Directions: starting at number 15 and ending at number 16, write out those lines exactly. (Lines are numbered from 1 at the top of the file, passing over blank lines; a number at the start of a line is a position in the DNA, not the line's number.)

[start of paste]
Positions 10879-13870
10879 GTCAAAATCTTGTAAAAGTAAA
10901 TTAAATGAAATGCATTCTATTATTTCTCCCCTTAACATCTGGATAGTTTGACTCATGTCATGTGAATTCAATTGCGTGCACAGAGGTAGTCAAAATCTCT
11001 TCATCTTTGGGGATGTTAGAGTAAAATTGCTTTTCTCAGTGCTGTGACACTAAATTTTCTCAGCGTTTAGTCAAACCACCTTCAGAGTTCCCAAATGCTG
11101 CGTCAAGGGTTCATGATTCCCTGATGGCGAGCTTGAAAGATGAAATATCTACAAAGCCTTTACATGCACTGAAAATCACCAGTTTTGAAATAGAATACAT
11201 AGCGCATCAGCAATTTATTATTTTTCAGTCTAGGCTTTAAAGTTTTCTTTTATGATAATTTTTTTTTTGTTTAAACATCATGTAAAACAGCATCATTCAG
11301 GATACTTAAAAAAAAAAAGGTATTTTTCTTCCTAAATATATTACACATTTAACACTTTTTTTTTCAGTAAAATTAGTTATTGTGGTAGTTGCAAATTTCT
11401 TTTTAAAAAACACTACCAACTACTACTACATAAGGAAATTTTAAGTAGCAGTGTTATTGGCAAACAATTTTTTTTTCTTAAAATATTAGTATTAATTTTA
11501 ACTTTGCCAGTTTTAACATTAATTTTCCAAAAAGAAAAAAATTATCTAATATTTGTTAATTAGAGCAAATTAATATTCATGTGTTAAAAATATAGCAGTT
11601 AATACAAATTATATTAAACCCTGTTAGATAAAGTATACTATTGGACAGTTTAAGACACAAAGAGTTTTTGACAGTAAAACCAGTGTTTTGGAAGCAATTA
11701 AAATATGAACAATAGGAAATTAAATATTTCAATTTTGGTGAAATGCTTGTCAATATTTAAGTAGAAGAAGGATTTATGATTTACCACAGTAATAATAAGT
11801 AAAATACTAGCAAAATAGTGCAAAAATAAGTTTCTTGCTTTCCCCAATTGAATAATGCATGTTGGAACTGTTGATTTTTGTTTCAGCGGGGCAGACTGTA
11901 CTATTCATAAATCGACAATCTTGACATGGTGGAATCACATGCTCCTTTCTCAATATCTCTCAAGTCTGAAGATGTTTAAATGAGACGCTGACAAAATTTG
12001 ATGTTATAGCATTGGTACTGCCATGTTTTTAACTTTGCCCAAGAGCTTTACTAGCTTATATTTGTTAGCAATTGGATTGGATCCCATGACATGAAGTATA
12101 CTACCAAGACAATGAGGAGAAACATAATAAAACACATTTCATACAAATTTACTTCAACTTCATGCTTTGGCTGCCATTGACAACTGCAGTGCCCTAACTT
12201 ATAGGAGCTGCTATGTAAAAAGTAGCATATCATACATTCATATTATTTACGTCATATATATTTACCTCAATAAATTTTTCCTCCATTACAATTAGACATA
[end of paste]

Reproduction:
12101 CTACCAAGACAATGAGGAGAAACATAATAAAACACATTTCATACAAATTTACTTCAACTTCATGCTTTGGCTGCCATTGACAACTGCAGTGCCCTAACTT
12201 ATAGGAGCTGCTATGTAAAAAGTAGCATATCATACATTCATATTATTTACGTCATATATATTTACCTCAATAAATTTTTCCTCCATTACAATTAGACATA